Minnesota House considers $1.4B public works borrowing bill
MINNEAPOLIS (AP) — The Minnesota House reconvened Wednesday for what could be its last chance to pass a $1.37 billion public works construction borrowing package this year, with leaders of the Democratic majority gambling that they could pick up at least six Republican votes that are needed for final approval.
The legislation, known as a bonding bill, requires a 60% supermajority to pass. The Democratic-controlled House must approve it before it can go before the Republican-controlled Senate, which was scheduled to reconvene Thursday.
Democratic House Speaker Melissa Hortman, of Brooklyn Park, and House Majority Leader Ryan Winkler, of Golden Valley, conceded before the opening gavel that they didn’t have a guarantee of getting the six Republican votes that they would need if all Democrats vote yes.
“I have friends in the Republican caucus, and I have friends who are lobbyists who talk to both our caucus and their caucus, and my friends in the Republican caucus suggest that it may be a painful process but it is likely to be successful,” Hortman told reporters. She added that lobbyists expected enough GOP votes in the end, too.
Lawmakers from both parties planned to offer amendments on the House floor, raising the possibility of a long debate.
“This is as good as it will get for the six Republicans who need to vote with us today,” Winkler said.
The bonding bill is the biggest piece of unfinished business left over from the 2020 regular session, which ended in May. With less than three weeks to go until the election, this was seen as the Legislature’s last chance to get it done this year.
The bill would finance $1.87 billion in public infrastructure projects statewide once other funding sources are counted. The House version also includes some supplemental spending to avoid layoffs of state employees and prevent the closure of two small correctional facilities, and a business tax break aimed at farms and small businesses.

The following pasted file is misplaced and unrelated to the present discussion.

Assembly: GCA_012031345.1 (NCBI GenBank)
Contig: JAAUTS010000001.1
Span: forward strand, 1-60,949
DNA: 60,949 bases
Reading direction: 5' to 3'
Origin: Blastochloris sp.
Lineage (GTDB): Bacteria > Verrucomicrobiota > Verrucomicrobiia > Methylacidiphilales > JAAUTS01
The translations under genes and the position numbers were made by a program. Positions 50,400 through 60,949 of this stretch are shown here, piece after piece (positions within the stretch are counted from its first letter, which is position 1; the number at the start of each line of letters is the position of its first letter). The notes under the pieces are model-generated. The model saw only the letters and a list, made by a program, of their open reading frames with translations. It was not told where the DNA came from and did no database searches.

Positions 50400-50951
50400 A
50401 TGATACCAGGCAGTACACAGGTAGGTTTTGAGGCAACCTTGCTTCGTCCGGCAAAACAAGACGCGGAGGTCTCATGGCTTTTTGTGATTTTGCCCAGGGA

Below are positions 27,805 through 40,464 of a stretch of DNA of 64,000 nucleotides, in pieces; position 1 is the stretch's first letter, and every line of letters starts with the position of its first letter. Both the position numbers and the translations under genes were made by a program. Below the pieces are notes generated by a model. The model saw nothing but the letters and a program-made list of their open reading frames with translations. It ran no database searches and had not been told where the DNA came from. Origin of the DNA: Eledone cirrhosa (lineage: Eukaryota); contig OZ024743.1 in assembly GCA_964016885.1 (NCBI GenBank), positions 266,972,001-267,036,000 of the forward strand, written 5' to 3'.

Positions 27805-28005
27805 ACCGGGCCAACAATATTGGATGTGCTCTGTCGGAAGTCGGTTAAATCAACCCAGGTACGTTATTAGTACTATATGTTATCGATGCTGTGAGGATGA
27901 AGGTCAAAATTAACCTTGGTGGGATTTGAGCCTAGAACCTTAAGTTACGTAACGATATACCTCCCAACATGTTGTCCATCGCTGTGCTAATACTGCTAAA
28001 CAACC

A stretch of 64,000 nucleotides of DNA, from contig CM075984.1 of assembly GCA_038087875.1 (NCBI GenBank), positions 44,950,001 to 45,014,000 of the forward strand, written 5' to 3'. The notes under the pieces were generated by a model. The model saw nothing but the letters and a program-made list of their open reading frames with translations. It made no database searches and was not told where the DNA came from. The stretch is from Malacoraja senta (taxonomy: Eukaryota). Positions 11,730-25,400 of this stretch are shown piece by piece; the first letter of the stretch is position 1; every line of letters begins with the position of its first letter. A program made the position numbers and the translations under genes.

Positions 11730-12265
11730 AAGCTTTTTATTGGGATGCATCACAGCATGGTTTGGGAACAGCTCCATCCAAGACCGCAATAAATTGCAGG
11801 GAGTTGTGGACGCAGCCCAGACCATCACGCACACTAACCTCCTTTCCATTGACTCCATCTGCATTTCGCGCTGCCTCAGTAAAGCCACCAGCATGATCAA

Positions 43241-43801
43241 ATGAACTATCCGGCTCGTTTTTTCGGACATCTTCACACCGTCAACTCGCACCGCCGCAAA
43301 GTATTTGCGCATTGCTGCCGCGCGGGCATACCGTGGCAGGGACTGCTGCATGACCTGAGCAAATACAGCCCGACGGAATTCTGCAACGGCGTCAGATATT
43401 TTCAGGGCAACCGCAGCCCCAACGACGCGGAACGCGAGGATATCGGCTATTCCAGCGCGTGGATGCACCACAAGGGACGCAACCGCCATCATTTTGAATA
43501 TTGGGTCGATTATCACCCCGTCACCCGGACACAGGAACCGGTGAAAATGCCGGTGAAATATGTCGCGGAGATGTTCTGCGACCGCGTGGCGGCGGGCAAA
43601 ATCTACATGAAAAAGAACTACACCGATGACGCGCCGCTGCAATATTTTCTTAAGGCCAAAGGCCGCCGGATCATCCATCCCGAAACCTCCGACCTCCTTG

House Republicans blocked attempts to approve bonding bills during earlier special sessions. Minority Leader Kurt Daudt, of Crown, wanted Democratic Gov. Tim Walz to give up the emergency powers that he’s used to respond to the coronavirus pandemic. Daudt recently dropped that demand and turned to seeking budget cuts to offset the debt service costs.
Winkler said the bill would create “thousands and thousands of jobs for construction projects all over the state” over the next several years, though he declined to speculate on a figure.
The bill included $300 million for highway rail grade separation projects, $324 million for other transportation needs, $90 million for the Minnesota State colleges and universities system, $75 million for the separate University of Minnesota system, and $100 million for affordable housing. A sampling of specific projects includes $55 million for bus rapid transit routes in the Twin Cities, $29.5 million for a new state emergency operations center and $18 million to replace the deteriorating Lake Bronson Dam in northwestern Minnesota.
“Every portion of this bill is essential to economic recovery in COVID-19,” Hortman said.